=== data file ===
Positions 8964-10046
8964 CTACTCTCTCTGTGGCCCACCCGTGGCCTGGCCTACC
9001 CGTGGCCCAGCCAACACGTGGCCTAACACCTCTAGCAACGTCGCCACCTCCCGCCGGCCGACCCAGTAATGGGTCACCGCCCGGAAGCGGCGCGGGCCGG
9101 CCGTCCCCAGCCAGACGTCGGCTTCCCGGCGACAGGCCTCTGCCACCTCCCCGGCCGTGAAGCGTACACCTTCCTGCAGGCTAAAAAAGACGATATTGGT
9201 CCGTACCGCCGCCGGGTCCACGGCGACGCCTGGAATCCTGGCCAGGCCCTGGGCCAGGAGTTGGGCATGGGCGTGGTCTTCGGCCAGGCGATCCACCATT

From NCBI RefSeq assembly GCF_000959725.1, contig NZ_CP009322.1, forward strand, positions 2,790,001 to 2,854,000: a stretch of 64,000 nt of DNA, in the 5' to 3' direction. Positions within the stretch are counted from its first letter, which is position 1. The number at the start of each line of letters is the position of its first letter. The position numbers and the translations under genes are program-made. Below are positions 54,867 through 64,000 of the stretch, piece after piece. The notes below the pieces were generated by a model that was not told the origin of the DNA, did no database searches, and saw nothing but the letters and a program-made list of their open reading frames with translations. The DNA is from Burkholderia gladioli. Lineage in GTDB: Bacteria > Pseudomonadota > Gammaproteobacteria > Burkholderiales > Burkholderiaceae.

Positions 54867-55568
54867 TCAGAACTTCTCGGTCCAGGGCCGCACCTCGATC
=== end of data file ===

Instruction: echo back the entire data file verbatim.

Positions 8964-10046
8964 CTACTCTCTCTGTGGCCCACCCGTGGCCTGGCCTACC
9001 CGTGGCCCAGCCAACACGTGGCCTAACACCTCTAGCAACGTCGCCACCTCCCGCCGGCCGACCCAGTAATGGGTCACCGCCCGGAAGCGGCGCGGGCCGG
9101 CCGTCCCCAGCCAGACGTCGGCTTCCCGGCGACAGGCCTCTGCCACCTCCCCGGCCGTGAAGCGTACACCTTCCTGCAGGCTAAAAAAGACGATATTGGT
9201 CCGTACCGCCGCCGGGTCCACGGCGACGCCTGGAATCCTGGCCAGGCCCTGGGCCAGGAGTTGGGCATGGGCGTGGTCTTCGGCCAGGCGATCCACCATT

From NCBI RefSeq assembly GCF_000959725.1, contig NZ_CP009322.1, forward strand, positions 2,790,001 to 2,854,000: a stretch of 64,000 nt of DNA, in the 5' to 3' direction. Positions within the stretch are counted from its first letter, which is position 1. The number at the start of each line of letters is the position of its first letter. The position numbers and the translations under genes are program-made. Below are positions 54,867 through 64,000 of the stretch, piece after piece. The notes below the pieces were generated by a model that was not told the origin of the DNA, did no database searches, and saw nothing but the letters and a program-made list of their open reading frames with translations. The DNA is from Burkholderia gladioli. Lineage in GTDB: Bacteria > Pseudomonadota > Gammaproteobacteria > Burkholderiales > Burkholderiaceae.

Positions 54867-55568
54867 TCAGAACTTCTCGGTCCAGGGCCGCACCTCGATC